The new policy is being devised with multiple stakeholders and has consequently had some delay.
A recurring theme in the hearing was the status of refugees/asylum-seekers in St. Maarten and whether the ratification of the 1951 Convention on Asylum-Seekers would be extended to include St. Maarten, particularly in light of the regional effects of the ongoing crisis in Venezuela.
Government indicated that there were no immediate plans to accede to the treaty, given St. Maarten’s small size and limited human and financial resources. Nonetheless, St. Maarten makes every effort to ensure that persons are facilitated in this regard, it was stated in the release.
“St. Maarten ensures that the policy of non-refoulement, a fundamental principle of international law that forbids a country from returning asylum-seekers to a country in which they would be in likely danger of persecution based on race, religion, nationality, membership of a particular social group or political opinion is upheld.
“It is important to note that part of the requirements for approval of United States preclearance is a demonstrated and clear policy as to how a country, St. Maarten included, handles asylum seekers within its jurisdiction,” the release said.
The committee issued a number of recommendations to the Kingdom, as the entity ultimately responsible for human rights and the legal state party, to allocate financial or human support for the implementation of the treaty Kingdom-wide.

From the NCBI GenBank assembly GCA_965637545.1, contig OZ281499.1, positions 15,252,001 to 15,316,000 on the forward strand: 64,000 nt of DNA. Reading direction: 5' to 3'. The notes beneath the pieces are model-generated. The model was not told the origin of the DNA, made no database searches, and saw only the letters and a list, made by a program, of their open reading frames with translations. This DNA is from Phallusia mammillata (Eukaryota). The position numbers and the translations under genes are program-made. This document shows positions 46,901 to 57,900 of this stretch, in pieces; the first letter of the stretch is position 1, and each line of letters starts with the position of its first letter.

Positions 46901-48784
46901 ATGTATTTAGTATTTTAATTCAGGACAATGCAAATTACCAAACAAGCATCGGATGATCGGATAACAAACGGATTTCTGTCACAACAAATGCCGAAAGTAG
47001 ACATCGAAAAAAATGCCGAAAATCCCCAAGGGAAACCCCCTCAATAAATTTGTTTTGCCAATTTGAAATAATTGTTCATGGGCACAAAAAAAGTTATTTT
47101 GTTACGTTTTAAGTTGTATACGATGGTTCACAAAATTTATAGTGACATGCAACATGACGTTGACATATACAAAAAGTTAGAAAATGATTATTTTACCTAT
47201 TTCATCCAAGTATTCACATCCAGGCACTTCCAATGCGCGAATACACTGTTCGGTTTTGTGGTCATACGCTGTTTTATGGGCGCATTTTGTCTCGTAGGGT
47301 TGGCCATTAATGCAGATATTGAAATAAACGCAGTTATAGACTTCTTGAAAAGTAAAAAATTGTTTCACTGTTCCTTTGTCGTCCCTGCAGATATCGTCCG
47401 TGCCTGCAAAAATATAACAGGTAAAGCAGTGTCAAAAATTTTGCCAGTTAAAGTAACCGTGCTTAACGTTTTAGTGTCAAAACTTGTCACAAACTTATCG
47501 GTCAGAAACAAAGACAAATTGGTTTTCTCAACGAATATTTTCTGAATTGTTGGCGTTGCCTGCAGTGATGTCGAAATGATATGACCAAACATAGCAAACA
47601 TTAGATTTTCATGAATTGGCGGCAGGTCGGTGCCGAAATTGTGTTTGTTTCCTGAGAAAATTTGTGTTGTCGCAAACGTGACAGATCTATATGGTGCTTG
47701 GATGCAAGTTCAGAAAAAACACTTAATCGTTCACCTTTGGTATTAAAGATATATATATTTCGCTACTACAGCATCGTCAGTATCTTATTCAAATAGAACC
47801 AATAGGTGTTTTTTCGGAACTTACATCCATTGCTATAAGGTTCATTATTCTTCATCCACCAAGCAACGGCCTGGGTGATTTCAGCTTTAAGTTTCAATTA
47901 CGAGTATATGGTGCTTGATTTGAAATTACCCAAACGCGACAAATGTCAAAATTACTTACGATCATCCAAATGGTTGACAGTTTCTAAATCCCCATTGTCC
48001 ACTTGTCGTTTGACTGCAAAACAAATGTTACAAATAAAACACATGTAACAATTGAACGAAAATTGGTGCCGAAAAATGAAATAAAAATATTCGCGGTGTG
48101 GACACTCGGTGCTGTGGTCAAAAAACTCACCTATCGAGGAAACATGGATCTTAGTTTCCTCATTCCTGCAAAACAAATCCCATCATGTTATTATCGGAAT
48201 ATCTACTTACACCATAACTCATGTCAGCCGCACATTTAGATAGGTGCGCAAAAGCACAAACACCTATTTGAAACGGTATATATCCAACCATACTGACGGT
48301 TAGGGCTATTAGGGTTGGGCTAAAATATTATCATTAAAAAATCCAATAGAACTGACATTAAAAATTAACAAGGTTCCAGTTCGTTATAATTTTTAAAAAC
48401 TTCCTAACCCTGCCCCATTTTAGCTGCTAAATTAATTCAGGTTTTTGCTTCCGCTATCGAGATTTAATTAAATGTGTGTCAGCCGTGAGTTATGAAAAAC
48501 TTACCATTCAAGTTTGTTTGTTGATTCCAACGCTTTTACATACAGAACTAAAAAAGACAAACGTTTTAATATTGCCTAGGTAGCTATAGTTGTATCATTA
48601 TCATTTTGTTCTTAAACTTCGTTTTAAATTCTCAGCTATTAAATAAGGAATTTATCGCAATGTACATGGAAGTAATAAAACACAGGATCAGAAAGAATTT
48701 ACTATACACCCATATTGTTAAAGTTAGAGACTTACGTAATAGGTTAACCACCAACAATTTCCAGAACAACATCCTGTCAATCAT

The committee was also very critical of the policy that sought to implement criteria for persons from the Caribbean parts of the Kingdom to move to the European part, saying that it impeded free movement of persons, a provision of the convention, and discriminated between citizens within a state. The Netherlands indicated that these plans had been scrapped.
Other issues related to the frequent and extensive use of pretrial detention within the Kingdom, alternatives to pretrial detention, minority representation within the justice system and the political realm, and access to legal aid.
The Committee will issue its final recommendations this week.
In the absence of Justice Minister de Weever, Department of Foreign Relations senior policy advisor Patrice Gumbs Jr. represented St. Maarten, alongside Aruba’s Prosecutor-General Frans van Deutekom, the Netherlands Ministry of Justice and Security Secretary-General Siebe Riedstra and Curaçao’s Minister of Justice Quincy Girigorie.
Political responsibility for human rights in St. Maarten lies with the Prime Minister supported by the Department of Foreign Relations, which in turn forms part of the Human Rights Platform, an inter-ministerial work group within government that deals largely with the country’s reporting responsibilities. In addition, the Platform acts as a monitoring body that ensures proposed policies within the various Ministries are in line with or strive to conform to international standards.